I have talked about this stuff for a long time. I really like it – and I have referred to it as if you all know what I am talking about.
However, I know that if you started talking about things that you deal with every day and seem completely normal to you, I’d be lost in translation. So, to be fair, I am going to give a good background into this stuff and why I like it. I’ll also give you an idea of what it is good for and whether you should splurge on the brand name or buy the cheap stuff.
So, we’ll start out by trying to understand exactly what it is that creates this cleaning magic. Here goes:
Oxygen bleach is referred to scientifically as sodium percarbonate. Chemically, it is like a solid form of hydrogen peroxide which releases oxygen when water is added. Quite simply, the way it is made is by simply treating sodium carbonate (baking powder) with hydrogen peroxide! Sounds simple, right?
I hope this helps explain how incredibly simple this stuff is. The inputs are not hard to come by in the slightest!
Having said that, find the cheapest stuff you can, don’t worry about brand names for this product.
Now, how does this magic powder work?
It is all a simple chemical reaction. When this product is added to water, oxygen bubbles are released and break the bond between surface and dirt (or stain, or odour). It is able to disinfect, deodorize and remove stains safely without causing bodily or environmental harm. Oxygen bleach breaks down organic stains and bacteria and completely removes them from the garment. I can’t tell you how many stains I have gotten rid of with this magic stuff. I also like that it is colour safe, meaning it won’t discolour anything.
The best comparison I can make of oxygen bleach is to chlorine bleach. Chlorine bleach does kill bacteria and remove stains, and does so in a way that is harmful to animals, plants and people. It can permanently stain something too, taking out too much colour. To further explain how it works, traditional chlorine bleaches contain sodium hypochlorite, which is an oxidizer. Due to the corrosive effects of the oxidization process, chlorine bleach will burn skin and cause lung, nasal passage, skin and eye damage as well as discolour and rust metals, certain finishes and leave ‘bleach spots’ on surfaces when used incorrectly. I also feel it is important to note that chlorine bleach is seriously not good for the environment.
Oxygen bleach is just as effective as chlorine but without the unsavoury side-effects. The important thing to note here, is that the product must be fully dissolved in water before it can work. You may see and hear bubbles, and that’s a great thing (it’s kind of like hearing the ‘snap, crackle, pop’ from Kellogg’s Rice Krispies for cleaning). the bubbles mean the product is working! Also, you need to ensure you give it ample soak time. If you are trying to remove a stain, you’ll need to allow it the chance to soak. Give stains anywhere from 30 minutes to 6 hours, and keep soaking until the stain is gone.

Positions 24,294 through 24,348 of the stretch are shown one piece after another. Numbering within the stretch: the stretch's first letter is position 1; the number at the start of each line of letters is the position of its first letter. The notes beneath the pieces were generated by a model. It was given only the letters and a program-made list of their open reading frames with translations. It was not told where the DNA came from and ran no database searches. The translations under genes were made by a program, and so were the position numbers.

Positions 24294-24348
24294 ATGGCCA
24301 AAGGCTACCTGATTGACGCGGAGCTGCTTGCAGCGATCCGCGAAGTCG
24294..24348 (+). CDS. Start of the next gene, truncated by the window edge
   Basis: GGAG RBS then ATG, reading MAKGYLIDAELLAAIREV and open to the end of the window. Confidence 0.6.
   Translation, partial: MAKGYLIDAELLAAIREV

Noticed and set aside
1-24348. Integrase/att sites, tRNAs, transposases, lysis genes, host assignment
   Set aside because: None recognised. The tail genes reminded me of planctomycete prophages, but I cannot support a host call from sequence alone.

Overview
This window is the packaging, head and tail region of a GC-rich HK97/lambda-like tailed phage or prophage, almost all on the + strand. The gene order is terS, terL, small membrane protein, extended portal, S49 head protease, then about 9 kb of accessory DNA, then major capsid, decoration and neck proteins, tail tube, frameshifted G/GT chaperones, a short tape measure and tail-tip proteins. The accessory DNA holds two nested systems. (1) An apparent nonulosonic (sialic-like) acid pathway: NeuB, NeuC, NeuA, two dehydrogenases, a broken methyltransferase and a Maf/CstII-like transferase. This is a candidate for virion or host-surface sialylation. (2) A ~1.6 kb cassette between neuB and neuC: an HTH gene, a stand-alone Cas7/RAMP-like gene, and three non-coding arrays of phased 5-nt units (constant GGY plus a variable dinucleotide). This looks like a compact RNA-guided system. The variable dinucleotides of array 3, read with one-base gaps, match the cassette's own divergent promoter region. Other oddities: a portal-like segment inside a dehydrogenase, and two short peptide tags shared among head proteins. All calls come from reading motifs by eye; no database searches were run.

Where is this stuff best used?
While oxygen bleach can be used in a number of applications, you will find it is best for cleaning up and removing organic stains (think of something that is not synthetic). So, it would not be effective in removing motor oil, but would be great at removing a grass stain. Specifically, they are best for : bodily fluids, tea, coffee, berries, wine, fruit and fruit juices, vegetables, sauces, grass, dirt, bacteria, dairy, and blood. There is a rampant debate on the net about whether it works on greasy stains or not. I’ve had it work on some oil stains, so I would say to give it a try for sure, however there are other ways to remove grease and oil stains which may prove more effective. In fact, I recently busted a bad oil stain on one of my favourite dresses (cotton) by treating it with Dawn dish liquid. I know, right? Anyway, the surfaces which are safe to use it on include tested fabrics, plastics, fiberglass, porcelain, ceramics, wood, carpets, concrete, etc.
If you use it on stains such as ink, synthetic oil, paint, etc. or anything non-organic, you won’t have luck, so don’t be disappointed. Further, it is not safe to use on silk, wool or other delicate fibers.
How else can it be used?
You can also place a scoop of powdered oxygen bleach in every load of laundry to help release stains, brighten and deodorize clothing. It has tons of household uses. It’s great when used to sanitize plastics including cleaning tools, garbage cans and kitty litter boxes, as well as a great cleaner for kitchen and bathrooms. The labels of the product go into great details as to the multiple uses of this amazing stuff.
What happens to it after?
When broken down, oxygen bleach leaves nothing more than water, soda ash, and oxygen. This part I really love. I feel better about using this product knowing that whatever goes down the drain is not harmful to my nor the environment.
One quick note, I refer to this product as ‘Oxy powder’ throughout my previous posts and videos because I don’t think the brand really matters (I would tell you if it did). In my research, I found out that Oxy Powder is the brand name of a product that is used to perform colon cleanses! =O So I want to clarify that this is indeed not the product I am talking about and would recommend an oxygen bleach powder product (aka sodium percarbonate). However, the most popular brand is indeed OxiClean.
So the bottom line here, is that it is a terrific alternative to chlorine bleach and I see no good reason to not have a pail of oxygen bleach powder lying around at home. What do you love using it on?